Class Reptilia • Order Chelonia - Turtles • Order Squamata – Snakes and Iguana
Marine Turtles 7 Species • Leatherback • Loggerhead • Flatback • Green • Hawksbill • Kemp’s Ridley • Olive Ridley
Characteristics of Marine Turtles • Larger then land relatives • Cannot retract their heads completely into their shells • Compressed streamlined shell and broad flattened forelimbs to paddle • Weight over 500 kg • Forelimb span over 3m • Amniotic Egg
Behavior of Marine Turtles • Breathe air but spend as much as 3 hours submerged • 6 of 7 species are carnivores feeding on jellyfish, squids, crabs, sponges and fish • Green turtles are herbivores • Generally solitary except for courtship and mating • Found worldwide
Reproduction • Mate at sea • Breeding occurs in cycles that vary from 1-5 years • Female return to the beach they hatched from to lay their eggs • Oviparous • Females usually lay several batches of eggs at 2-3 weeks intervals
Nesting • Occurs at night • Females excavated with hind flippers • Clutch sizes 80-150 eggs • Covers eggs with layer of sand and returns to the sea • Incubation time 2 months • Infants hatch at night and dash for the sea
Migration • Sea turtles migrate hundreds and sometimes thousands of miles from their feeding grounds to their nesting grounds.
Sea Turtles In Danger • Most species are endangered • Beach erosion after commercial development and alteration of beaches for improved boat access has destroyed nesting sites. • Turtles killed when trapped in fishing nets • Hunted for meat, eggs, leather, and shells
Sea Snakes • Snakes are descendants of lizards that have lost their limbs as an adaptation to a burrowing lifestyle. • 50 species that live in marine environment • Most remain close to shore in shallow waters.
Adaptations for Marine Life • Streamlining the body • Scales absent or reduced • Tail is laterally compressed and used as a paddle • Nostrils are higher on the head to aid in breathing while drifting, special valves in nostril to prevent water from entering while submerged
Adaptations for Marine Life • A single lung reaches almost to the tail • Gas exchange through skin when underwater • Lower metabolic rate to consume less O2 while submerged
Feeding • Sea snakes mainly feed on fish and eels • Most species have venomous fangs • Rely on ambush to capture prey • Swallow prey more than twice their diameter • Eyesight is the most highly developed sense • Feed during the day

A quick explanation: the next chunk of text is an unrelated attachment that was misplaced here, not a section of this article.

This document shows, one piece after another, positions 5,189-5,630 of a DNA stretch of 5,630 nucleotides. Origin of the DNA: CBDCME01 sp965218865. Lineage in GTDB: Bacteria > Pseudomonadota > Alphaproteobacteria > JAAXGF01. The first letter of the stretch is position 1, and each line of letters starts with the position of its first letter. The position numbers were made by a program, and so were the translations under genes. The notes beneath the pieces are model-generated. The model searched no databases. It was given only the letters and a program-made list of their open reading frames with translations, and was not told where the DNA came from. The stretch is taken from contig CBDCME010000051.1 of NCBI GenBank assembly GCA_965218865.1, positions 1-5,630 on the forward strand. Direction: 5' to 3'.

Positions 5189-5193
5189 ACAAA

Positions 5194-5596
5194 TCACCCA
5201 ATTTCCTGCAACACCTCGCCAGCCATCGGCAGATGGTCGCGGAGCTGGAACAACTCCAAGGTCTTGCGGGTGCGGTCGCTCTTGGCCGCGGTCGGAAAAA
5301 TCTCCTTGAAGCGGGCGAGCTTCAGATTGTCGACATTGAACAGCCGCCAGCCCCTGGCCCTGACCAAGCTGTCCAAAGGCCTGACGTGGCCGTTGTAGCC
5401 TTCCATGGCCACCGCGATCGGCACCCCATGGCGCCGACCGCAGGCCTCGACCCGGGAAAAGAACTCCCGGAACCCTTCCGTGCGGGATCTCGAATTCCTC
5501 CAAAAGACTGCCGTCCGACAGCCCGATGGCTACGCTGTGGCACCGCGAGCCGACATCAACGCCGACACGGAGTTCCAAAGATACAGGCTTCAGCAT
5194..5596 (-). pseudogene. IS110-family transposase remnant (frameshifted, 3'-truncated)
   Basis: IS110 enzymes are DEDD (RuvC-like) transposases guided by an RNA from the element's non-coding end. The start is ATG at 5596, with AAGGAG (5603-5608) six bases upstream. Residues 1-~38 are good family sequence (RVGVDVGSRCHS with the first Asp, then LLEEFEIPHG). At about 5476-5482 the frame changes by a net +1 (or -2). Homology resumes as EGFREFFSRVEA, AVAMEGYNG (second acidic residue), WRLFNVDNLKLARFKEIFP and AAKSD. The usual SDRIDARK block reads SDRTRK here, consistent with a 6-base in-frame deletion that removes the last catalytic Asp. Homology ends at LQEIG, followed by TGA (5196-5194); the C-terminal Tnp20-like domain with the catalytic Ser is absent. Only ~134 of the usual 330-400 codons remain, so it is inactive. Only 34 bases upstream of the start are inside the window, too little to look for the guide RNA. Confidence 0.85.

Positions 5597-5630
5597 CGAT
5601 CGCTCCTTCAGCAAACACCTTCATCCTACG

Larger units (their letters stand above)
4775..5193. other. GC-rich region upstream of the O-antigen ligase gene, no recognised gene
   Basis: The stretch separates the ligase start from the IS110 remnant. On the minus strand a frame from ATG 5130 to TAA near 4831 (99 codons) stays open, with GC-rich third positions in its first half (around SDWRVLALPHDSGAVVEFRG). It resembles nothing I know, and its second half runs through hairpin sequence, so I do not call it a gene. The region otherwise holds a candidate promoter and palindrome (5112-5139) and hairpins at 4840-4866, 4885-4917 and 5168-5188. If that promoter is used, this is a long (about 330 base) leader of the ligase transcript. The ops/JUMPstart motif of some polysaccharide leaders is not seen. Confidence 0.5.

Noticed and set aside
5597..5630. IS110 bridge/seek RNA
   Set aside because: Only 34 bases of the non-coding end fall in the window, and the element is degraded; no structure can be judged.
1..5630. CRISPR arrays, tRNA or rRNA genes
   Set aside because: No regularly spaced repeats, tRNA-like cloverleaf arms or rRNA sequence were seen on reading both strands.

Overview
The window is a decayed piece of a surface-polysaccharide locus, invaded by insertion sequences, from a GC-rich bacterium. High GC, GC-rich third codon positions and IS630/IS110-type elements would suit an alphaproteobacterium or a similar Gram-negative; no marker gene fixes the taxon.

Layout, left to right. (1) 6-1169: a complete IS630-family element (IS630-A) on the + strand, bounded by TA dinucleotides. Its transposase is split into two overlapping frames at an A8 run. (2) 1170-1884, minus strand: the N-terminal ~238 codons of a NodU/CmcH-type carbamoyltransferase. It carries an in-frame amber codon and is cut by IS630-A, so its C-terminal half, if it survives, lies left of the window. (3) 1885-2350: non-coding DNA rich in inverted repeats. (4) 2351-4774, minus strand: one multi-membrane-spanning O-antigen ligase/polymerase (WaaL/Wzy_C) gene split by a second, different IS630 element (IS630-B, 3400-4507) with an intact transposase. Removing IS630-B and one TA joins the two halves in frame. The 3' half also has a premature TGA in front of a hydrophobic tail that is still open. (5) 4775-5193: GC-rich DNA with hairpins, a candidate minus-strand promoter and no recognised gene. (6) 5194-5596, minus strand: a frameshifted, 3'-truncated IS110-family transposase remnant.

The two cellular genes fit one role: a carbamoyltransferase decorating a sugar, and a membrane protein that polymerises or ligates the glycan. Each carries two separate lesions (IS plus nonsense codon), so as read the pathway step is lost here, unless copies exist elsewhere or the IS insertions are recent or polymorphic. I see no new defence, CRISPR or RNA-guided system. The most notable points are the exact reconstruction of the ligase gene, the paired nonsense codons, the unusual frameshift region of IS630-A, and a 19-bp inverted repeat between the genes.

Reproduction • Only 3 oviparous species (coming to land to lay eggs) • The rest are viviparous (females retaining their eggs within their body until they hatch) • Young can swim and feed immediately • Congregate in enormous numbers
Behavior • Live in the tropical and subtropical Pacific and Indian Oceans • Toxin adapted to killing fish • Timid by nature and rarely bite humans
Dangers • Eaten by humans • In Japan the consumption of sea snakes is so large that it supports a major fishery. • Hunting of skins has led to their near extinction in some areas.
Marine Crocodiles • Several species of crocodile (American & Nile) venture into the marine environment to feed. • Feed on fish, birds and mammals • Saltwater Crocodile best adapted for marine ecosystem lives in India, Asia and Australia • Oviparous – eggs laid in nest on land
Marine Iguana • The only marine lizard • Endemic to the Galapagos Islands • Eats Seaweed (algae) • Oviparous (eggs laid in nest on land)
Characteristics • Average length 1.3m • Black or gray in color except when males are near mating season when they turn shades of red or green • Dark pigment shield them from UV radiation • Long sharp claws permit the lizard to hold fast to lava • Can live up to 30 years
Feeding • Herbivores (algae) • Consumes large amounts of seawater while feeding • Specialized tear and nasal glands to excrete salt
Behavior • Nasal spraying • Good swimmers • Females reach sexual maturity 3-5 years old • Males reach sexual maturity 6-9 years
Reproduction • Females mate once per season • She chooses a site digs a hole and deposits eggs • Guards the nest for 16 days • Incubation takes 89-120 days • Infants hatch and run bipedal to the nearest cover.